The Little Things in Life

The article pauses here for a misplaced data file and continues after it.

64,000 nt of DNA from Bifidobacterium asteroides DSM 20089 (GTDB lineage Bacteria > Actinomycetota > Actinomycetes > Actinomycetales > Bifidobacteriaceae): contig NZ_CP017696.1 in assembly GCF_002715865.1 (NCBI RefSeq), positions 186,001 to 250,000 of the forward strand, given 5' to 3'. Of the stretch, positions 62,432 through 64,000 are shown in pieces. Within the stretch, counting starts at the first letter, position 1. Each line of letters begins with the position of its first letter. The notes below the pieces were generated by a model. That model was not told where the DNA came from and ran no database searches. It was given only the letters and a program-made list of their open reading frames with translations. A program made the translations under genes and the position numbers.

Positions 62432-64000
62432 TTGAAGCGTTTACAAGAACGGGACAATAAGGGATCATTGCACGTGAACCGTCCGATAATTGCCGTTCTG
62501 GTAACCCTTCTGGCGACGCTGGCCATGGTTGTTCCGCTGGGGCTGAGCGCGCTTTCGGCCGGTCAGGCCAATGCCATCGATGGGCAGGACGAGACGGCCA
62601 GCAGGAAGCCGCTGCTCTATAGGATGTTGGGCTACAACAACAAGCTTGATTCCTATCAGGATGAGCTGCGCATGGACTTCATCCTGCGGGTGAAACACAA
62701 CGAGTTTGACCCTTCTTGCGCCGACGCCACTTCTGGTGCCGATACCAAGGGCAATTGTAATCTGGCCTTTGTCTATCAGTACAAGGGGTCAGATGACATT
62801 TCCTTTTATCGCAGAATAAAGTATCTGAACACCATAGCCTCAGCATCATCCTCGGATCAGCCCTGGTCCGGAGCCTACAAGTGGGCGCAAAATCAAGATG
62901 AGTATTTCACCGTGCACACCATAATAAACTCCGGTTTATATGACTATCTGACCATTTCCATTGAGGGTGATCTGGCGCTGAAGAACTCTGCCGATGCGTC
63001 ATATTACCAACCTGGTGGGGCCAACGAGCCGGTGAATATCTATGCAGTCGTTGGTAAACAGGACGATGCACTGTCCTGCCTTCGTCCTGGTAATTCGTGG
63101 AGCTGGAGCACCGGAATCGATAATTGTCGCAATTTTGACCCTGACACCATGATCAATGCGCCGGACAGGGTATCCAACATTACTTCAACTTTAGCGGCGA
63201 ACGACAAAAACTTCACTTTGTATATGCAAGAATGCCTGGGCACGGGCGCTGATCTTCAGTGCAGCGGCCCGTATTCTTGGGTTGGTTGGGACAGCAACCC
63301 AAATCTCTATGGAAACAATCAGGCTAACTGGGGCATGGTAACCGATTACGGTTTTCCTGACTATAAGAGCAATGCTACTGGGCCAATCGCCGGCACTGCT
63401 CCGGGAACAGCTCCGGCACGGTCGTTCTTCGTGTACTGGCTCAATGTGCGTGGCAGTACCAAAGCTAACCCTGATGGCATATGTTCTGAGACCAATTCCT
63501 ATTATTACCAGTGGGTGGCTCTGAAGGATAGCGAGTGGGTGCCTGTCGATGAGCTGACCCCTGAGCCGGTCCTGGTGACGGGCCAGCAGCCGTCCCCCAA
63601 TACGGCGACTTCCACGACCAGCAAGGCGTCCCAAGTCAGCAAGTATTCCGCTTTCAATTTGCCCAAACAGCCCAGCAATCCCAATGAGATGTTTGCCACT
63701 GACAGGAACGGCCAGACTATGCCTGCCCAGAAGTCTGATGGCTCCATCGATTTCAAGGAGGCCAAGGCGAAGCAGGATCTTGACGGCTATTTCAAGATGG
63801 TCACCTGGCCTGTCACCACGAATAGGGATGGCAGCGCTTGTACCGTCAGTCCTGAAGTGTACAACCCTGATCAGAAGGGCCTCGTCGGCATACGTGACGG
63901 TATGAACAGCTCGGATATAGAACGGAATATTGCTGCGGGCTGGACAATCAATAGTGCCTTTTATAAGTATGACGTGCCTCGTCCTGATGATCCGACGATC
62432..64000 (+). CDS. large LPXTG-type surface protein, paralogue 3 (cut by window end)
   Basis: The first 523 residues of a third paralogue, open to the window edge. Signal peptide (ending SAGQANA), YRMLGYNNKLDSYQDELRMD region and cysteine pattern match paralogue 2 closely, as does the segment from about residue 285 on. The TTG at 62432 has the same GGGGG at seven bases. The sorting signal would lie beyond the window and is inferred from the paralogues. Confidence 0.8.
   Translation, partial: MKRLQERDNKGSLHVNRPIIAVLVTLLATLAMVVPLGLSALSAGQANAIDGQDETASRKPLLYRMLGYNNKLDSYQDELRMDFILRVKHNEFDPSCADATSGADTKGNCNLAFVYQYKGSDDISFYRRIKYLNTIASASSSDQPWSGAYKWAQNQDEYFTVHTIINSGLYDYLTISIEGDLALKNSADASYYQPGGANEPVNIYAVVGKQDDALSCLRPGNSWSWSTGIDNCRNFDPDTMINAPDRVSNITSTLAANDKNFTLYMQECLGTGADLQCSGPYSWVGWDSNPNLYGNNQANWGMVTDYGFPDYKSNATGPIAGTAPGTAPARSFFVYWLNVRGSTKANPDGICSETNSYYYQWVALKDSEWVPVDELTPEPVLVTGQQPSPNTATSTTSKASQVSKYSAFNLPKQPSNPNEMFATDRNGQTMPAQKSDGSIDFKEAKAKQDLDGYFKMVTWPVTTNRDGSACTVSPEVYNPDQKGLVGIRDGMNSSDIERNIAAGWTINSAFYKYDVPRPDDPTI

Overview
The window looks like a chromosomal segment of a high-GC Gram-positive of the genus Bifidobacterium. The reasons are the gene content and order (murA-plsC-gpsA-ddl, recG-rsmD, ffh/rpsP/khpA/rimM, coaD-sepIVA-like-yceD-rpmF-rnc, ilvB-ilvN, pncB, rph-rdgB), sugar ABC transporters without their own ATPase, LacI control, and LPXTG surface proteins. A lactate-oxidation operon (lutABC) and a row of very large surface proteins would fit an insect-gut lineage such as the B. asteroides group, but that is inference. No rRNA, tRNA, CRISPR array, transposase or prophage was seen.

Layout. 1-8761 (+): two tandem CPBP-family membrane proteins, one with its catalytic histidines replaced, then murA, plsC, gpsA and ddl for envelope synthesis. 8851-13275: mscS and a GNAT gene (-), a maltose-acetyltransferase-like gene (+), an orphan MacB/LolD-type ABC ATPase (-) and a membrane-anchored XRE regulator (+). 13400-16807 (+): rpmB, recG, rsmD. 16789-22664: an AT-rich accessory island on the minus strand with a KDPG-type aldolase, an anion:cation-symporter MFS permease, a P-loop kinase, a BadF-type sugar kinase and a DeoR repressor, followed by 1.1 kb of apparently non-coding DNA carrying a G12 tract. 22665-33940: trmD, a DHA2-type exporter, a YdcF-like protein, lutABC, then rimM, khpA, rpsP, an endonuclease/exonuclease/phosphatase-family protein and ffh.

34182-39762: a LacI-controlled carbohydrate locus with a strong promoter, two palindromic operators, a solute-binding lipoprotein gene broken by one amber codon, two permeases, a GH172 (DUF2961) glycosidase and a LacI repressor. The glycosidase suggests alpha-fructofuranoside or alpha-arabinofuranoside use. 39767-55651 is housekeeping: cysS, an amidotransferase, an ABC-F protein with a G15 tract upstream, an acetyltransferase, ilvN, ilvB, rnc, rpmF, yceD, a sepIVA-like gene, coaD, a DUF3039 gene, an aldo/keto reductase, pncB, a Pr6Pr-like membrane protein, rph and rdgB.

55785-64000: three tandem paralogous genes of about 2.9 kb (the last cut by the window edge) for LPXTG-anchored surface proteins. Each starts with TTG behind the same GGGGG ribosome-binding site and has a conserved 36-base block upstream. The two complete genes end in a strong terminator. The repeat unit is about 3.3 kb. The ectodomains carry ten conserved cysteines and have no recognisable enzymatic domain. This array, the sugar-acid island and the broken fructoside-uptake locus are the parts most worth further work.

Say Hello to Eremoides bicristatus, one of southern Africa’s owl-flies. We picked it up at the ORC research campus on Ongava Game Reserve one early morning in late August. Little did we know whom we had found. After sending photos of this lacewing (order Neuroptera) to Rolf Becker and his wife Alma, the astounding news came later that day. This owl-fly had previously been confirmed only three times in Namibia, twice at Kieris West in the Karas region in 1925 and 1994, and once at Namutoni in 1954! Beyond their striking beauty, owl-flies are also true survivors! They have been around on the Planet for 300 million years. Adult owl-flies are fast, aerial predators that hunt other flying insects. They are hard to spot though, measuring only a few centimetres in length. Whether they are rare, or just rarely noticed, remains speculation. Perching on vegetation, they typically raise their abdomen to resemble a broken twig. As more and more lacewings start emerging in Namibia now, go out and catch some. Owl-flies, or Ascalaphidae, can be distinguished from dragonflies by their long, clubbed antennae and the conspicuous dense hair on the thorax. One can't help asking what purposes their hairy bodies and bulbous antennae serve?